The Latest Traceability Technology Used to Successfully Enforce IP Rights Over Illegal Usage
Australian Nurserymen’s Fruit Improvement Company (ANFIC) has become the first Australian Intellectual Property and Commercialisation company to partner with scientific traceability company Oritain, to successfully enforce its IP rights on various nurseries and growers.
In a recent investigation, ANFIC discovered instances of unauthorised propagation, sale and supply of Krymsk® 5 (VSL-2 cv.) Plant Breeders Rights (PBR) protected cherry rootstocks in Victoria and Tasmania. ANFIC CEO, Dr Gavin Porter says some of these protected rootstocks had also been field grafted to PBR protected and ANFIC managed cherry varieties.
ANFIC has heavily invested in the use of Oritain’s origin fingerprinting technology as part of this investigation into the unauthorised propagation, supply and planting of these PBR protected rootstocks. Oritain’s scientific verification proved invaluable in tracing plant material back to its source and enforcing any wrongdoing. Oritain use forensic science to unlock the natural code in fruit and plant material, scientifically verifying origin.
“If you want to be certain where a product has come from, you need to test the ‘product’ itself,” Oritain Australia Managing Director, Sandon Adams said. “Luckily, mother nature embeds all things with a unique code based on where in the world they were produced. This natural code is created from the exact geochemistry of the product’s environment. Some environments are nutrient rich, some are poor, some are high in elements, some are low. These differences are what we measure, using the results to create an origin fingerprint for a product. Origin fingerprints for various production areas have been mapped, which we then use to scientifically verify where a product has originated.”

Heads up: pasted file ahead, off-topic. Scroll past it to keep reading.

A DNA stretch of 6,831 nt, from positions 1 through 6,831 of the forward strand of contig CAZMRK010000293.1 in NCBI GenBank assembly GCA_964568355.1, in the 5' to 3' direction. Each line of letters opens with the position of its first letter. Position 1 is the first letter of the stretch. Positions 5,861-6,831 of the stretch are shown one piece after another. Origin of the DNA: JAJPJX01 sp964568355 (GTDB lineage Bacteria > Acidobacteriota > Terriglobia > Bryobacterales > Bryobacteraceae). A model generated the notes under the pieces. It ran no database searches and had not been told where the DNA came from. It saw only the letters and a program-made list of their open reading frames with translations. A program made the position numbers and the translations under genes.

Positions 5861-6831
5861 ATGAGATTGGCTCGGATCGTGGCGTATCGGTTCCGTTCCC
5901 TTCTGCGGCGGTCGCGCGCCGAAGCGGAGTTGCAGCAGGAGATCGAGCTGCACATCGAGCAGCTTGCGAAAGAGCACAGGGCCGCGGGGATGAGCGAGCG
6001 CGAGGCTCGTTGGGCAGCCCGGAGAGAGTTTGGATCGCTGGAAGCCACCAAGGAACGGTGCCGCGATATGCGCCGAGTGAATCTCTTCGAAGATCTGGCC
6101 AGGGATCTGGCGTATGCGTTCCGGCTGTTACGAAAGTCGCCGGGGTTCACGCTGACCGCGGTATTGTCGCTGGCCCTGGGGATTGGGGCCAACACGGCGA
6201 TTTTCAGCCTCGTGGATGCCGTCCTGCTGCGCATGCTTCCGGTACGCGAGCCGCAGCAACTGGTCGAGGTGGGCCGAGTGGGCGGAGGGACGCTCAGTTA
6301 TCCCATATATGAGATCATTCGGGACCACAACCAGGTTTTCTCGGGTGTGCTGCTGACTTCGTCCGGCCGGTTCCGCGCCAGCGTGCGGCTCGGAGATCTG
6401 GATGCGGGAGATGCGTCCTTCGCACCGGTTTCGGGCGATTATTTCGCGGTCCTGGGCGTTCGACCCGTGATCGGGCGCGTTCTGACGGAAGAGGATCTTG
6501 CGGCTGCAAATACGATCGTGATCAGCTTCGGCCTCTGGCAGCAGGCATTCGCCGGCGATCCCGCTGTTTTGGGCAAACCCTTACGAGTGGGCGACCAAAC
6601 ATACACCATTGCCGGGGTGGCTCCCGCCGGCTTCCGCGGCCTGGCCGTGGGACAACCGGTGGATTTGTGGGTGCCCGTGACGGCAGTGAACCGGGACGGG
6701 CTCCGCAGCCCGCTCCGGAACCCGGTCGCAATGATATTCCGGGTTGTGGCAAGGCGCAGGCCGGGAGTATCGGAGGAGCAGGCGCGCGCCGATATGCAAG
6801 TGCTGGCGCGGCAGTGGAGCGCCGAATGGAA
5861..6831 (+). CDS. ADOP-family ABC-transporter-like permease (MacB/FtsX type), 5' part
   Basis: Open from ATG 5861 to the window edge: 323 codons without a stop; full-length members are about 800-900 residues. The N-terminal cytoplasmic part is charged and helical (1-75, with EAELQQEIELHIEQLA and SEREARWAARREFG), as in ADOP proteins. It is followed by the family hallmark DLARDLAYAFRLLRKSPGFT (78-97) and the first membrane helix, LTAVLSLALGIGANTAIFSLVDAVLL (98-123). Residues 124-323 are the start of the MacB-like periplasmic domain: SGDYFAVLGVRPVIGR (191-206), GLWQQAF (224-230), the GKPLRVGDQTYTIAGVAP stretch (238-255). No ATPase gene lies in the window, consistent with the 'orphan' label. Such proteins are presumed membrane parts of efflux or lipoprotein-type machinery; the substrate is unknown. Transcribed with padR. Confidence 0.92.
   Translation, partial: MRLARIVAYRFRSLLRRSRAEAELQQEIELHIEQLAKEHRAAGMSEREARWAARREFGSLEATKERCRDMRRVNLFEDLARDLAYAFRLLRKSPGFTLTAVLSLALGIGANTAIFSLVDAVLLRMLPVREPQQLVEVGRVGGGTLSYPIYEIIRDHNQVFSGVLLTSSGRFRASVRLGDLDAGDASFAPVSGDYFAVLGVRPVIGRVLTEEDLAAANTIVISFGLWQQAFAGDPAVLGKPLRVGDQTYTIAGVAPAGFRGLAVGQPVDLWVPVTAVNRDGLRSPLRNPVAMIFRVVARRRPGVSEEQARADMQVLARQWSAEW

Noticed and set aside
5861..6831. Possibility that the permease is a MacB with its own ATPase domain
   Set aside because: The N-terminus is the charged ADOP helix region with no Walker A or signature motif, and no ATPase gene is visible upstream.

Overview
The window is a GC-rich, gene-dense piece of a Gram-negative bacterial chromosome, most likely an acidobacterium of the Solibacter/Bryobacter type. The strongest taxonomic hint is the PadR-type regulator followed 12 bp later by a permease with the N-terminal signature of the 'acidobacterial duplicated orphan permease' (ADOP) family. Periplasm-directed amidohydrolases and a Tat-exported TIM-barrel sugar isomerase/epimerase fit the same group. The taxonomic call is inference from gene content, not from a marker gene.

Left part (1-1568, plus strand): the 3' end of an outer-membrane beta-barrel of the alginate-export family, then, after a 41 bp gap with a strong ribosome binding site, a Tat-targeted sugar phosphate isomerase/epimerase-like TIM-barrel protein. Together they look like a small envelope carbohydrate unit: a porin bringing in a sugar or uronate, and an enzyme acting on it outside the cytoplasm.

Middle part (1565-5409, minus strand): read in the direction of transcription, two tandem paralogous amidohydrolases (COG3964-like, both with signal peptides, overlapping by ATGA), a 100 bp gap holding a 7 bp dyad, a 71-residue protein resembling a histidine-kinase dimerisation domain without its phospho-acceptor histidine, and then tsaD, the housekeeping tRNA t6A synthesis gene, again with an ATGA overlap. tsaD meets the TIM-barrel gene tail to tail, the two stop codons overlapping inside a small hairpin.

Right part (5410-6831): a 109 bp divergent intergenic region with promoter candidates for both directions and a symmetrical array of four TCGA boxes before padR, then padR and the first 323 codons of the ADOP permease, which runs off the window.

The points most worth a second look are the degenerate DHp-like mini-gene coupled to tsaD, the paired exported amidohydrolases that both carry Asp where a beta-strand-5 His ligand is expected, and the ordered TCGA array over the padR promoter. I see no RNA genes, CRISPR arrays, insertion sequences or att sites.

As a result, settlement was completed before legal proceedings were undertaken and the rightful owners were compensated for the wrongdoing.
Dr Porter says it is in everyone’s interest to protect proprietary fruit varieties and rootstocks to ensure that the ‘new variety and rootstock pipeline’ is open to all Australian growers, which authorised growers rely on for maintaining any competitive advantage within the Australian fruit industry. To this end the organisation has made it mandatory for parties who deal with these protected varieties to enter into non-propagation agreements. The purpose of these agreements is to ensure accountability.
He explained that consumers want new products that are better to eat or have other qualities that may appeal to them. Fruit breeders around the world work for years to develop such varieties in addition to disease and environment tolerant rootstocks to assist growers meet ever-changing orchard conditions.
Such varieties and rootstocks are imported into Australia by Intellectual Property Managers who want to produce this ‘next generation’ fruit enabling Australian growers to compete in a global marketplace.
It is the higher quality, type and appeal of new varieties, that separates proprietary varieties from commodity varieties, according to Dr Porter. Growers are central to this process. They take most of the commercial risk when they invest in a new proprietary variety or rootstock to remain competitive. It is therefore imperative that the growers in the industry play fair and remain honest. It is unfair that a small number of individuals ‘free ride’ on legitimate growers by illegally propagating and planting trees.
ANFIC says it is committed to enforcing these agreements to provide fairness across the industry and will continue to work with growers, packers and marketers to ensure they follow the right protocol and process to protect IP rights associated with proprietary varieties and rootstocks. As part of this process further orchard audits will take place to ensure compliance across the board.